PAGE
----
Treatment for Waardenburg Syndrome

Waardenburg syndrome has no specific treatment method, but affected persons can still live normally. Waardenburg syndrome’s symptoms are usually treated when they arise.

Commonly recommended treatments include the following:

  1. Special diets and bowel medicines. A diet with high fiber can help with constipation.
  2. Eye protection such as sunglasses and hats. To prevent the harmful effect of sunlight on the eyes.
  3. Vision aids. Wearing contact lenses and eyeglasses address low vision associated with partial albinism.
  4. Cochlear implant surgery. Using implants that are placed behind the ear to manage hearing loss.
  5. Wearing sunscreen. To protect the affected skin from sun damage.
  6. Bowel surgery. To remove the affected segment of the colon or repair affected intestines in patients with Hirschsprung syndrome.
  7. Topical ointments or cosmetics. To help conceal the white skin patches.
  8. Hair dye. To help cover a white forelock and other unpigmented hairs.
  9. Cognitive behavioral therapy. To help the affected build confidence and self-esteem.
  10. Physical therapy and orthopedic techniques. To treat upper limb abnormalities.

Discuss your treatment options with your doctor to determine what best serves your situation.

Can You Prevent Waardenburg Syndrome? 

Since Waardenburg syndrome is a genetic condition, you cannot prevent it. However, parents can get their genes tested to determine the risk of having a child with this genetic disorder. 

Outlook and Prognosis

People with Waardenburg syndrome Type I and II can live a normal life once its symptoms are addressed. However, those with rarer forms of the condition (Type III and IV) may have other complications, such as constipation and physical deformities.

Talk to your doctor if you’re concerned about a family history of Waardenburg syndrome. You may benefit from genetic counseling if you plan to have a family.


  • Waardenburg Syndrome (also known as Waardenburg’s) is a rare genetic disorder characterized by hearing loss, unusual bone structure, and discolored skin, eyes, and hair.
  • According to researchers, Waardenburg syndrome affects 1 in 40,000 people and accounts for 2 to 5% of all cases of congenital hearing loss.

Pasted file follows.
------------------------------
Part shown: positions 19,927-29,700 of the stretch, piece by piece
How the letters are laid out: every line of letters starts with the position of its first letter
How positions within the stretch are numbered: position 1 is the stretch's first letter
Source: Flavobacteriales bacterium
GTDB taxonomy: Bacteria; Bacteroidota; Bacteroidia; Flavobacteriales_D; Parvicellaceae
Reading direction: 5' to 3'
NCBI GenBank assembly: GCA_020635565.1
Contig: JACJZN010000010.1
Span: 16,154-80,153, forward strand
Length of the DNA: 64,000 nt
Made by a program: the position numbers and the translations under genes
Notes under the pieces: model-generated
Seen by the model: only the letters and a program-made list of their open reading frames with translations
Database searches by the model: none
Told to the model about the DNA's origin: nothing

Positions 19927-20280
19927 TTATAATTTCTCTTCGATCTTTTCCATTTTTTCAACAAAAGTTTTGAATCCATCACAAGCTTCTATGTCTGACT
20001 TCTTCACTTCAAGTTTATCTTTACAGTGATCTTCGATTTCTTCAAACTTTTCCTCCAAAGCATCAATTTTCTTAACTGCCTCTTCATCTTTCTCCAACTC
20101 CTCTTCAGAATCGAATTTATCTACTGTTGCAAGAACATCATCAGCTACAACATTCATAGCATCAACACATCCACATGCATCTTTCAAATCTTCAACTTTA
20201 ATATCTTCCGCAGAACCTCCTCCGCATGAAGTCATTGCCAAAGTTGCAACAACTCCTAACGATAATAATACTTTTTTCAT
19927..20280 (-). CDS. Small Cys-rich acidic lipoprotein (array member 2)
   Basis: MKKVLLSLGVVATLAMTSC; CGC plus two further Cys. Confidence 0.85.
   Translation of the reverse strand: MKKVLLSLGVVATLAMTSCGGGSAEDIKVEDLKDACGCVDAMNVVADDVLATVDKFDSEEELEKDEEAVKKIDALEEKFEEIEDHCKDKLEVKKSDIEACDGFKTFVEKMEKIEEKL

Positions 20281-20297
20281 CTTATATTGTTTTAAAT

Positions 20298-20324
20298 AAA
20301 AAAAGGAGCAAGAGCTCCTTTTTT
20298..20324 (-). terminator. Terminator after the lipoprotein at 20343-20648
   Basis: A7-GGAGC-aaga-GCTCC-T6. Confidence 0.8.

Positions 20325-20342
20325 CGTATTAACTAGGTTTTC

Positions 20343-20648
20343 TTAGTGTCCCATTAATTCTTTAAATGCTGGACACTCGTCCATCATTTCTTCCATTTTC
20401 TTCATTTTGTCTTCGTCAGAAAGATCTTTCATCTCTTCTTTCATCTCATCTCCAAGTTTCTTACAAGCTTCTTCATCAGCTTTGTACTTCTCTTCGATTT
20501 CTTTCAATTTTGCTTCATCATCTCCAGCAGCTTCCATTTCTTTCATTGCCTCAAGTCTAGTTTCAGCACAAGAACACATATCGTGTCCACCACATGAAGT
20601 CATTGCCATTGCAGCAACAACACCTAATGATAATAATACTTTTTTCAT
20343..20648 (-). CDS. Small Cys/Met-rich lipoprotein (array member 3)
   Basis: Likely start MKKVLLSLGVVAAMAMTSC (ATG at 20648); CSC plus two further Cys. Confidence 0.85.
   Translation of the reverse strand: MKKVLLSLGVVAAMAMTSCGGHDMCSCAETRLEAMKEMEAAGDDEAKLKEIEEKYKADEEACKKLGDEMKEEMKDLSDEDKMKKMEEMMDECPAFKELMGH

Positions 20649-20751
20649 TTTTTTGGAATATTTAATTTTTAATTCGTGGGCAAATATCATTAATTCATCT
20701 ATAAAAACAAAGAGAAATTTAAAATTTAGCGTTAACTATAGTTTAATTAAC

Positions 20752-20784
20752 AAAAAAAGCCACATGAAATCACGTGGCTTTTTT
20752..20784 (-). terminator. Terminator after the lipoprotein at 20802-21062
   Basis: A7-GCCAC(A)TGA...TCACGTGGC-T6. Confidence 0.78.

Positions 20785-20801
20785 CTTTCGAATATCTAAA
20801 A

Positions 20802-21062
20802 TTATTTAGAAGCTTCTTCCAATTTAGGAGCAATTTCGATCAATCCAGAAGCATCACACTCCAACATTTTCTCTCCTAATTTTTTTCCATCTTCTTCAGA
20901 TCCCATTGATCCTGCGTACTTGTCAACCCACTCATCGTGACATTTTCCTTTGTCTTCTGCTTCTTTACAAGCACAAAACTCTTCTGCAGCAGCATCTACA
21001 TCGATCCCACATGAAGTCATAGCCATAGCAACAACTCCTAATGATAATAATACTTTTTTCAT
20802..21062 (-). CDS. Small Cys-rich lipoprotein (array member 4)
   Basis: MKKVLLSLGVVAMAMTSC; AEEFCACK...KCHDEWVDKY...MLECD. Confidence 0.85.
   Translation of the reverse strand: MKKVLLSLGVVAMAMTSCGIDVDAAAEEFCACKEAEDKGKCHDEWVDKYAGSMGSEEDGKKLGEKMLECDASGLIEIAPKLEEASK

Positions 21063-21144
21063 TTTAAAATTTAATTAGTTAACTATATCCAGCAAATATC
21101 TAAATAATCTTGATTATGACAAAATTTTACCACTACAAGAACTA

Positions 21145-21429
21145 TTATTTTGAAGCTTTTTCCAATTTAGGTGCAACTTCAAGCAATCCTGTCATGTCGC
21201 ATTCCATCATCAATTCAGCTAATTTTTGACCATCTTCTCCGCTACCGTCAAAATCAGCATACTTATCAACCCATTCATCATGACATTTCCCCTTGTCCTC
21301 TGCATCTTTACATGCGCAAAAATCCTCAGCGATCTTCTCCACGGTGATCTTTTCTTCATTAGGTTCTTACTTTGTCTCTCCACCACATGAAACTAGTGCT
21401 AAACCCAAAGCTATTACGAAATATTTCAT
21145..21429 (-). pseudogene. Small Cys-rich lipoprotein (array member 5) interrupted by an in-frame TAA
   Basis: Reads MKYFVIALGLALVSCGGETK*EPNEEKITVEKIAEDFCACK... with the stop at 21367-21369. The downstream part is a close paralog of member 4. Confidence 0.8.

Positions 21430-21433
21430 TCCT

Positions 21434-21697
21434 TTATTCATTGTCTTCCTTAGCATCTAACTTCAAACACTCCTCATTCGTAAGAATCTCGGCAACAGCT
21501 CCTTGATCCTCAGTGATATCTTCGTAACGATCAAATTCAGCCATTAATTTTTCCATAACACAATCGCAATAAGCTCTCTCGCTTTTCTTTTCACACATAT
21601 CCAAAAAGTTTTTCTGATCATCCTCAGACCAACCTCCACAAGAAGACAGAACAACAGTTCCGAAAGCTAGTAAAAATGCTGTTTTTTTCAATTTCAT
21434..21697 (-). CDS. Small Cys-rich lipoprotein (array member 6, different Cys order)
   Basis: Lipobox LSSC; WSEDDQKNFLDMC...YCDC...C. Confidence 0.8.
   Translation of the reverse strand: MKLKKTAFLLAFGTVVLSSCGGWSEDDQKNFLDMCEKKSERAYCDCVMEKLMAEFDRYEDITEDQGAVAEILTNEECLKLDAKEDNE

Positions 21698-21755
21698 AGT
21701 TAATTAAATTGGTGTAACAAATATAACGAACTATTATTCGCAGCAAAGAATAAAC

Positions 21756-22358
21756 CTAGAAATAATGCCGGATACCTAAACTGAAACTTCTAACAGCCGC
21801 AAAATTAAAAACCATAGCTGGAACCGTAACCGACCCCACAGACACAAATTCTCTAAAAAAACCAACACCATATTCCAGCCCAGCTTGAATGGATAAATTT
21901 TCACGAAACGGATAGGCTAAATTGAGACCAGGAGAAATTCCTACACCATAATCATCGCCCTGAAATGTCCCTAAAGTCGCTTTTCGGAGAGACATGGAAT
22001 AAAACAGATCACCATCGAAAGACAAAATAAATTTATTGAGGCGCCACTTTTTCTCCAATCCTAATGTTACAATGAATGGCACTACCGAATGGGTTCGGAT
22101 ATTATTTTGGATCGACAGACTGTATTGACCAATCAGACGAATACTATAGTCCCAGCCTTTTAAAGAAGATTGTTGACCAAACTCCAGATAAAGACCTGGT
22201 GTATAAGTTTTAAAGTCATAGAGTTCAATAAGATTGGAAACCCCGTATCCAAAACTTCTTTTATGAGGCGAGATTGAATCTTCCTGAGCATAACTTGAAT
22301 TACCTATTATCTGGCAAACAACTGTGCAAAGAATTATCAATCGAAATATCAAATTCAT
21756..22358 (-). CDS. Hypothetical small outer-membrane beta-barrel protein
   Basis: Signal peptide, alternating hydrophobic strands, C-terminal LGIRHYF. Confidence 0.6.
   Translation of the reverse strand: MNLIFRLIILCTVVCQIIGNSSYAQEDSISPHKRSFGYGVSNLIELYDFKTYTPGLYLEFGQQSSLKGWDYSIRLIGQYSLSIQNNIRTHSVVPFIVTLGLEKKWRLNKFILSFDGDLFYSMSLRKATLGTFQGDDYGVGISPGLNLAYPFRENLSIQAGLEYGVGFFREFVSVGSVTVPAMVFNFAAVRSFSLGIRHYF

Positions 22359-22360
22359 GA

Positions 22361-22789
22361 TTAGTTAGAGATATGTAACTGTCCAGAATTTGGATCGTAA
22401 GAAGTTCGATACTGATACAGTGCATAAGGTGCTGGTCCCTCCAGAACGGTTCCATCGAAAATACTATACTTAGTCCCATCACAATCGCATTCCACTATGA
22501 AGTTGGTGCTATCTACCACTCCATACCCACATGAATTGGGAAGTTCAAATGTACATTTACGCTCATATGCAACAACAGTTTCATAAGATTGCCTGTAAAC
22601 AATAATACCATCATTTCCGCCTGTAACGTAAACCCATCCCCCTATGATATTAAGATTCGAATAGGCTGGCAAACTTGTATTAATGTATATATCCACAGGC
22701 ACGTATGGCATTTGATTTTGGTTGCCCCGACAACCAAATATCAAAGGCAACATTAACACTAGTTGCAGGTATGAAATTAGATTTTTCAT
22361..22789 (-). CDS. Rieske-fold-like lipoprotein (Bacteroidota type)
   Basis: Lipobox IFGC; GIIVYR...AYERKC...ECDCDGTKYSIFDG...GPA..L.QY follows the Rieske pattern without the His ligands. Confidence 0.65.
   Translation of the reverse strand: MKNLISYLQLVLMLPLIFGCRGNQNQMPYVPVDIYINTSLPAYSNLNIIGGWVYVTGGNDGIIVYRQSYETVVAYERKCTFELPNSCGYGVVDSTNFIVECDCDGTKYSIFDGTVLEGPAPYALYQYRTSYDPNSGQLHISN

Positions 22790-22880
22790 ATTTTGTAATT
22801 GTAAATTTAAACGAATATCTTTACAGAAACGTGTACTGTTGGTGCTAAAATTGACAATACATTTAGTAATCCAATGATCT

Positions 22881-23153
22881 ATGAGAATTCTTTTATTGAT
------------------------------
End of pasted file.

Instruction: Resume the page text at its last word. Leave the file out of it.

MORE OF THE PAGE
• There are four types of Waardenburg syndrome: Type I, Type II, Type III, and Type IV. Type I and Type II are the most common.
  • Mutations in the following six genes form the basis for Waardenburg syndrome: EDN3, EDNRB, MITF, PAX3, SNAI2, and SOX10.
  • Waardenburg syndrome can be diagnosed at birth, early childhood, or later in life. Diagnosis is based on clinical evaluation, physical findings, family history, etc.
  • There is no treatment for WS, but symptoms can be managed. Common treatments include eyeglasses or contact wear, skin treatments, hair dyes, ear implants, and more.
  • You may benefit from genetic counseling if you’re concerned about genetic mutations causing Waardenburg syndrome.
  • More research is needed to increase knowledge and develop better treatment strategies for Waardenburg syndrome.
Updated on  February 21, 2024
13 sources cited
Updated on  February 21, 2024
  1. Jan et al. “Waardenburg Syndrome,” National Library of Medicine (NLM), 2023.
  2. Jones et al. “Older paternal age and fresh gene mutation: data on additional disorders,” National Center for Biotechnology Information (NCBI), 1975.
  3. Sharma, K., and Arora, A. “Waardenburg Syndrome: A Case Study of Two Patients,” National Center for Biotechnology Information (NCBI), 2015.
  4. National Center for Advancing Translational Sciences. “Waardenburg syndrome type 3,” rarediseases.info.nih.gov, 2023.
  5. National Library of Medicine (NLM). “Hirschsprung disease,” medlineplus.gov, 2018.
  6. Gottesberge, A.M. “Physiology and pathophysiology of inner ear melanin,”  National Center for Biotechnology Information (NCBI), 1988.
  7. Imperato, P., and Imperato, G. “Clinical Manifestations of Waardenburg Syndrome in a Male Adolescent in Mali, West Africa,” Journal of Community Health, 2014.
  8. Snyder, A. “Brooks Narrows Search for Therapeutics for Albinism-Related Vision Loss,” nihrecord.nih.gov, 2021.
  9. University of Rochester Medical Center Rochester. “Ultraviolet (UV) Radiation and Your Health,” urmc.rochester.edu, 2023.
  10. Jarrett, J., and Boulton, M. “Consequences Of Oxidative Stress In Age-Related Macular Degeneration,” National Center for Biotechnology Information (NCBI), 2012.
  11. Kuijik, F.J. “Effects of ultraviolet light on the eye: role of protective glasses,”  Environmental Health Perspectives, 1991.
  12. National Library of Medicine (NLM). “Audiometry,” medlineplus.gov, 2023.
  13. Kiani et al. “Case Report: Association of Waardenburg Syndrome with Intellectual Disability, Autistic Spectrum Disorder, and Unprovoked Aggressive Outbursts: A New Behavioural Phenotype?” The British Journal of Development Disabilities, 2007.
The information provided on VisionCenter.org should not be used in place of actual information provided by a doctor or a specialist.